Mercury’s surface most resembles which of these?

the lunar far side

Mercury’s Caloris basin is aptly named, since:

it is the hottest region, turning to face the Sun when Mercury is at perihelion.

The Moon’s huge Mare Orientale basin has a twin on Mercury named:


Moonquakes on the Moon were detected by:

the seismographs left there by the Apollo astronauts.

What do moonquakes reveal about the Moon?

Its small, partially molten core has been pulled toward us by tidal forces.

How does Mercury’s magnetic field compare to our own?

It is 1/100th as strong as ours, but does deflect the solar wind to some degree.

What two properties of Mercury imply that it is differentiated?

its large average density and its magnetic field

The presence of a Mercurian magnetic field surprised the planetary scientists on the Mariner 10 team because

the dynamo theory predicted that Mercury was spinning too slowly for one.

Which of these theories seems to best explain the Moon’s origin?

Impact Theory

What are the major factors that rule out the co-formation theory for the Moon-Earth system?

Each body has a different density and a different chemical composition.

Which of these would support the capture theory of the Moon’s origin?

the retrograde orbit and large orbital inclination of Neptune’s moon Triton

The cratering of the lunar highlands shows us:

they are older than the smoother maria.

How are the polar regions of Mercury and the Moon similar?

Both seem to have ice pockets in the deepest, darkest crater floors.

Mercury’s evolution was different from the Moon’s because:

dense Mercury had an iron core that shrank, creating the lobate scarps.

Both the Moon and Mercury are geologically inactive and have been that way for most of the history of the solar system. However, about 4 billion years ago, it is thought that

Mercury had more common volcanic activity than the Moon.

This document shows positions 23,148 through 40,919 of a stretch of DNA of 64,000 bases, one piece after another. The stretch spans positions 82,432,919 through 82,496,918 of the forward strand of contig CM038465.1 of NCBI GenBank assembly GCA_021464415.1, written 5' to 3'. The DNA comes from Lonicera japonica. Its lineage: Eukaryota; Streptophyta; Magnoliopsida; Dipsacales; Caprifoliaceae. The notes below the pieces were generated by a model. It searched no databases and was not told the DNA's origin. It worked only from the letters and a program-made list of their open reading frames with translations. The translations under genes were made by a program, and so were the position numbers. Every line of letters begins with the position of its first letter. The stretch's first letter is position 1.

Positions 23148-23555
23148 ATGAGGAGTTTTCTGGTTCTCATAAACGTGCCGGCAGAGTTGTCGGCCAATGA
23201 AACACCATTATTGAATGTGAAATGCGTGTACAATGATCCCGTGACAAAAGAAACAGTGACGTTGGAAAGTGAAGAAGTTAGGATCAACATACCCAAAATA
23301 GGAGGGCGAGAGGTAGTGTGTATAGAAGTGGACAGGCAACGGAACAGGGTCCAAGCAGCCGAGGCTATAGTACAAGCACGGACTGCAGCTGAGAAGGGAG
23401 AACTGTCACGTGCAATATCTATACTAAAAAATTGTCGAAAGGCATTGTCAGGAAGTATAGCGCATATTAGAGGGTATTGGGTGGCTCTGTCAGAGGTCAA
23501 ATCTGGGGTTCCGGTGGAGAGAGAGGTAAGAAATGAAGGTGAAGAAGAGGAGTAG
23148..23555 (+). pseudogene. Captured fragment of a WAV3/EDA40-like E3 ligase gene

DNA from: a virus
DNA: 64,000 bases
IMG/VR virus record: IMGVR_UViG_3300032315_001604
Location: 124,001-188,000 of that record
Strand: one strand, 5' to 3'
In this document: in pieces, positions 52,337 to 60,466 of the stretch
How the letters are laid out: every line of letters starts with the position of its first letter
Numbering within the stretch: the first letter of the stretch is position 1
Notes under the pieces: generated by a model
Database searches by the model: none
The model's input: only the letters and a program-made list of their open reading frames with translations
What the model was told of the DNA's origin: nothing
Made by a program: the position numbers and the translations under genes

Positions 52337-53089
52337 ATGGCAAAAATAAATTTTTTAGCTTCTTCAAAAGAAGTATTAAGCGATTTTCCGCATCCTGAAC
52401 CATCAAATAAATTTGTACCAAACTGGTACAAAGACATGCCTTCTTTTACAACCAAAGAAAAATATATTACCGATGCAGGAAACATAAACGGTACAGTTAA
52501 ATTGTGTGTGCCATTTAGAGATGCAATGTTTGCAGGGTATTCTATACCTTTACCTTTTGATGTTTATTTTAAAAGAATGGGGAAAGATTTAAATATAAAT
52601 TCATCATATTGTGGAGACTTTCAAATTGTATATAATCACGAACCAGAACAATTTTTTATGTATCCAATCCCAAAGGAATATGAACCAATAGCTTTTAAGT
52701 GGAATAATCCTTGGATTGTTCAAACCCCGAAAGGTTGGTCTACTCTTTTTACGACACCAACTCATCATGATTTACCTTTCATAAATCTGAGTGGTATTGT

Astronomers believe that the Moon did not differentiate to the same degree as Earth because:

the less dense and smaller moon did not have as much radioactivity as the larger Earth in its core.

(SA) Would an observer on Mercury see the Sun rise in the east or the west?

Most of the time, the Sun would appear to move east to west from Mercury’s surface. Near perihelion, however, the Sun goes into retrograde for a few days and moves west to east.

(SA) How is it possible for Mercury and the Moon to have water ice at their poles?

Shadows at the bottom of craters keep sunlight from hitting the ground, so the temperature has always been low enough that ice there has never vaporized and escaped, or that came in with impacting comets and asteroids.

(SA) Why was the discovery of a substantial magnetic field around Mercury a surprise? How was it detected?

In its close passes by Mercury, Mariner 10 found a field that is much stronger than Mercury’s very slow rotation would have led us to expect with the dynamo theory.

(SA) What is the primary source of erosion on the Moon? Why does change there take so long?

A constant fall of meteoroids from space pelts the moon, pulverizing the surface with tiny craters. But really big impacts are rare, and these microscopic changes take a long time to show up as seen from Earth. Our erosive agents like wind, water, and ice can make much more dramatic changes in short periods of time, such as floods, sandstorms, glaciers, etc.

(SA) Relate the formation of Mercury’s scarps to its differentiation.

As Mercury was molten, the dense iron and nickel sank to the core. But smaller Mercury cooled much faster than larger Earth and Venus, so as its core cooled, it also contracted as it solidified. The crust above wrinkled and formed the scarps due to this shrinkage.

(SA) Why has Mercury traditionally been such a hard planet to observe and study?

There are two reasons. First, Mercury is a very small planet, so it never appears very large in telescopes. Second, because it orbits so close to the Sun, it can never be viewed under favorable conditions. It is always seen near the horizon, through a lot of atmosphere which distorts its image. Whenever it is in a favorable position for viewing, so is the Sun!